TORONTO -- The second John Lackey grabbed his right arm on the mound, just after uncorking a pitch that was supposed to be a cut fastball away and instead almost hit Jose Reyes in the foot, the rest of the Red Sox held their collective breath.
"Oh, God,'' thought Clay Buchholz from the dugout as he watched his teammate, 18 months removed from Tommy John surgery and making his first regular season start since September of 2011.
"It stinks,'' said David Ross, shaking his head. "Everybody's worried for him. I'll say a prayer for him.''
When Lackey left the mound with a trainer and manager John Farrell a minute later, his right arm hanging limp, the worries weren't erased.
"Your heart kind of skips a beat for a second,'' recounted Jonny Gomes.
As it turns out, there's reason to believe that Lackey's injury is not as calamitous as it first appeared. After the Red Sox' 5-0 shutout at the hands of the Toronto Blue Jays, the club called the injury a right biceps strain.
"He felt kind of a cramping sensation,'' said manager John Farrell. "Obviously, we took him out immediately, but once he was in the clubhouse and iced it down, that cramping went away. The strength test, at least in the training room, showed to be positive in terms of full strength. But we're going to get him back [to Boston] and get a full exam (Sunday).''
A pitch before the injury seemed to occur, Lackey was seen flexing the right arm, attempting to get loose.
"I saw the movement,'' said Farrell, "but at the time [Lackey] didn't feel it was anything to be alarmed by. He did acknowledge that he felt something there -- nothing compared to what he felt on the last pitch he threw. Obviously, when he grabbed it as he did (following the next pitch), it was a clear sign we had to get him out of there.''
Farrell stressed that at no time did Lackey experience any discomfort in his surgically repaired elbow.
"The elbow is fine,'' said Farrell. "This is in the belly of the biceps, so it's kind of an abnormal area to feel that grabbing sensation on one pitch. But I think the encouraging this is, as he came out of the game, the soreness and cramping feeling had subsided.
"Any time you see a pitcher on one pitch grab [something], it's obviously not a good sign. Hopefully, through the testing that he'll go through, we'll get more information. At least following the game, there's some positive coming out the symptoms as they've decreased.''
Lackey described the sensation "like a pretty good cramp. It was all in the biceps, wasn't the elbow, so . . . Pretty frustrating and a little scary when it happened, for sure. It's sore, but hopefully not too serious.''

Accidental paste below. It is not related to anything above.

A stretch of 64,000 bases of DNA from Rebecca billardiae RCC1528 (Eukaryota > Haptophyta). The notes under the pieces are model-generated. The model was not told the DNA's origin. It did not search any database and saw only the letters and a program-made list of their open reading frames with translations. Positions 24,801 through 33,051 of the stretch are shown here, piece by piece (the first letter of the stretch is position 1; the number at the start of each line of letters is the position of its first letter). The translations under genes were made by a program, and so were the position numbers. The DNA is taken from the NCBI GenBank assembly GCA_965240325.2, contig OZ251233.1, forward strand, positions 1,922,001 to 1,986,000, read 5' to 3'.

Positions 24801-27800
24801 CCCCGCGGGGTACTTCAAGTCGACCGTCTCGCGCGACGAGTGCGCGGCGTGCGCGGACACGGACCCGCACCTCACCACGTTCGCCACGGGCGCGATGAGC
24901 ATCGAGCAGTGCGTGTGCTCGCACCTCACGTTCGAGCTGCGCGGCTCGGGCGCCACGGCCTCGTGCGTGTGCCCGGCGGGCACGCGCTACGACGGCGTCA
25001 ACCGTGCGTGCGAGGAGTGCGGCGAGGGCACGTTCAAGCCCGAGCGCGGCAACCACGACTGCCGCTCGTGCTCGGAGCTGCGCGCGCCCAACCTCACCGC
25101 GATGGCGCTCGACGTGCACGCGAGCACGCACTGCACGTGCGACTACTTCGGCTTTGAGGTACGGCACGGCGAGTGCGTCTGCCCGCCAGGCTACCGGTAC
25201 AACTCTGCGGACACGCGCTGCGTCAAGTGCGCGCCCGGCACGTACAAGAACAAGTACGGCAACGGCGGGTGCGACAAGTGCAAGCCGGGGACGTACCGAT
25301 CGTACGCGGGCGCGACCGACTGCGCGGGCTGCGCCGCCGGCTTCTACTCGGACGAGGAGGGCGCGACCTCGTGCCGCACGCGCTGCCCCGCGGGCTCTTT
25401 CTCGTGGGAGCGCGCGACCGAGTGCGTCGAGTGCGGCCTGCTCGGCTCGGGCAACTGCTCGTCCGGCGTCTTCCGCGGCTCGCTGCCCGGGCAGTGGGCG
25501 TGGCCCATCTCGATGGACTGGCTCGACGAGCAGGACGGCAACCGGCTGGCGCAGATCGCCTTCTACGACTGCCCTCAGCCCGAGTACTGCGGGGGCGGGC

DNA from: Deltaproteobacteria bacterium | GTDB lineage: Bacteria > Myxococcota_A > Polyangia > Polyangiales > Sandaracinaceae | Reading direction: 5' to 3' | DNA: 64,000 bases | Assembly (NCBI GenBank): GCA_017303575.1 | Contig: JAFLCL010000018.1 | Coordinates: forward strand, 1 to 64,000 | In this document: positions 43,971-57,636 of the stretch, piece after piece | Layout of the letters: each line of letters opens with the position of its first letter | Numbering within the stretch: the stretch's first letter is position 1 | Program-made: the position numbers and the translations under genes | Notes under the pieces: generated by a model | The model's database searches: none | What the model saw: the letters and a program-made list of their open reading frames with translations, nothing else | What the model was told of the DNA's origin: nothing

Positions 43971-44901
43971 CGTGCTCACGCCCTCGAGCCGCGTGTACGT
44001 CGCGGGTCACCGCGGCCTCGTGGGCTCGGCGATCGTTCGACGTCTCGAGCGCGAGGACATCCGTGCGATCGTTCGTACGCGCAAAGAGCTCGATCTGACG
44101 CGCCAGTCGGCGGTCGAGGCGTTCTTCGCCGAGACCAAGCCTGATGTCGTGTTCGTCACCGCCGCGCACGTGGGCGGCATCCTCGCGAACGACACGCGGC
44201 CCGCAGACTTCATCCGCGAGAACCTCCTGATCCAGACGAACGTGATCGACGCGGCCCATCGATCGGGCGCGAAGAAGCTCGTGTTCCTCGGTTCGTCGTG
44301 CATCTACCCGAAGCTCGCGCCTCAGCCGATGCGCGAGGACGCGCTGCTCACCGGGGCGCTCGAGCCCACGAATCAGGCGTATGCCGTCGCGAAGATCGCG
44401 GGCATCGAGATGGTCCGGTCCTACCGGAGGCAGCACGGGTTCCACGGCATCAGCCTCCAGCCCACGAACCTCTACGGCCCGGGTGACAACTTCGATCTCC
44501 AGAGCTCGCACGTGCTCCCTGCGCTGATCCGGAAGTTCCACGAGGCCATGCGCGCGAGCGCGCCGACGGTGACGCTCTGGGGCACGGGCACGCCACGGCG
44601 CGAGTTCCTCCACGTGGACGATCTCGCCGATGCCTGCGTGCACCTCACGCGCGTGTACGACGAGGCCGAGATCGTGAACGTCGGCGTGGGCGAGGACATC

Another positive sign was that Lackey felt no numbness in the hand, as he had with elbow troubles.
"It was pretty much right in the belly of the biceps,'' he said. "It was kind of like a hamstring kind of thing. I would liken it to that, I guess.''
In conversations with other pitchers who have undergone Tommy John surgery, Lackey has run into some who had similar biceps issues afterward.
"We'll see what happens [Sunday],'' he said. "Hopefully, it's not too serious . . . The tests they ran on me today looked pretty good. Hopefully we'll get a picture of it tomorrow and we can get after it and it's nothing too crazy.''
Lackey was asked what he thought as he trudged off the mound.
"A year-and-a-half of getting to this point and having to do it again,'' he said glumly.
The tough part, in the short-term, was that Lackey was throwing as well as he was before the injury.
In 4 1/3 innings, he had struck out eight without walking a batter and his fastball hit as high as 94 mph.
"I felt really good,'' said Lackey. "I made one mistake. I pounded the strike zone pretty well, had some strikeouts. I felt like my stuff was pretty good.''
"He looked sharp,'' said Farrell. "He had good action to his secondary stuff. The velocity was probably the best we've seen to date. He was free and easy. He threw all of his pitches for strikes. He got a cutter up in the zone to [J.P.] Arencibia (for a two-run homer in the fourth). But other than that, he pitched out of a jam a couple of times with men on base. Into the [last] inning, he was pitching (as well) as we could have anticipated or hoped.''
"He threw the ball well,'' remarked Ross. "Fastball, cutter was really good. He was moving the ball in and out. Early on, he was a little more amped up, then he settled in after that. He was really dominant.''